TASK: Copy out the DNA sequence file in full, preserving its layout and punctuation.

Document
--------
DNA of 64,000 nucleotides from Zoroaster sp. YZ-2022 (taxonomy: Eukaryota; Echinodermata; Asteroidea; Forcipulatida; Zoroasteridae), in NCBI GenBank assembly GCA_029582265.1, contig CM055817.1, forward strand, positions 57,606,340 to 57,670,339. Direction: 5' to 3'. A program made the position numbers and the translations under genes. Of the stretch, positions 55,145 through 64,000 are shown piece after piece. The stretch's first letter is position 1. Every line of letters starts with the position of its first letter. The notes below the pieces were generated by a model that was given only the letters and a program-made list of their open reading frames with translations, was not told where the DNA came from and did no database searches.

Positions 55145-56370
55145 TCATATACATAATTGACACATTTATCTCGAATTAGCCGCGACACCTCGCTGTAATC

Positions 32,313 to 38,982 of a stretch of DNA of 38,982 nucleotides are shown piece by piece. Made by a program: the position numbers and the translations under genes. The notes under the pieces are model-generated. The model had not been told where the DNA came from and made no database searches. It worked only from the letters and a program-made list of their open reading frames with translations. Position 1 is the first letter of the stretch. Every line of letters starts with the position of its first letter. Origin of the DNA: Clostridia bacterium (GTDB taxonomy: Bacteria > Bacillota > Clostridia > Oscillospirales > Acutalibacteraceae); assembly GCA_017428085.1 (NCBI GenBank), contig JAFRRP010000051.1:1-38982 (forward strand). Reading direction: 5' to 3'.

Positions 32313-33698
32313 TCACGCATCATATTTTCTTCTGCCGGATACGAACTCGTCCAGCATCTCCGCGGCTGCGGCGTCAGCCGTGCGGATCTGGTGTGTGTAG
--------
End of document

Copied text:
DNA of 64,000 nucleotides from Zoroaster sp. YZ-2022 (taxonomy: Eukaryota; Echinodermata; Asteroidea; Forcipulatida; Zoroasteridae), in NCBI GenBank assembly GCA_029582265.1, contig CM055817.1, forward strand, positions 57,606,340 to 57,670,339. Direction: 5' to 3'. A program made the position numbers and the translations under genes. Of the stretch, positions 55,145 through 64,000 are shown piece after piece. The stretch's first letter is position 1. Every line of letters starts with the position of its first letter. The notes below the pieces were generated by a model that was given only the letters and a program-made list of their open reading frames with translations, was not told where the DNA came from and did no database searches.

Positions 55145-56370
55145 TCATATACATAATTGACACATTTATCTCGAATTAGCCGCGACACCTCGCTGTAATC

Positions 32,313 to 38,982 of a stretch of DNA of 38,982 nucleotides are shown piece by piece. Made by a program: the position numbers and the translations under genes. The notes under the pieces are model-generated. The model had not been told where the DNA came from and made no database searches. It worked only from the letters and a program-made list of their open reading frames with translations. Position 1 is the first letter of the stretch. Every line of letters starts with the position of its first letter. Origin of the DNA: Clostridia bacterium (GTDB taxonomy: Bacteria > Bacillota > Clostridia > Oscillospirales > Acutalibacteraceae); assembly GCA_017428085.1 (NCBI GenBank), contig JAFRRP010000051.1:1-38982 (forward strand). Reading direction: 5' to 3'.

Positions 32313-33698
32313 TCACGCATCATATTTTCTTCTGCCGGATACGAACTCGTCCAGCATCTCCGCGGCTGCGGCGTCAGCCGTGCGGATCTGGTGTGTGTAG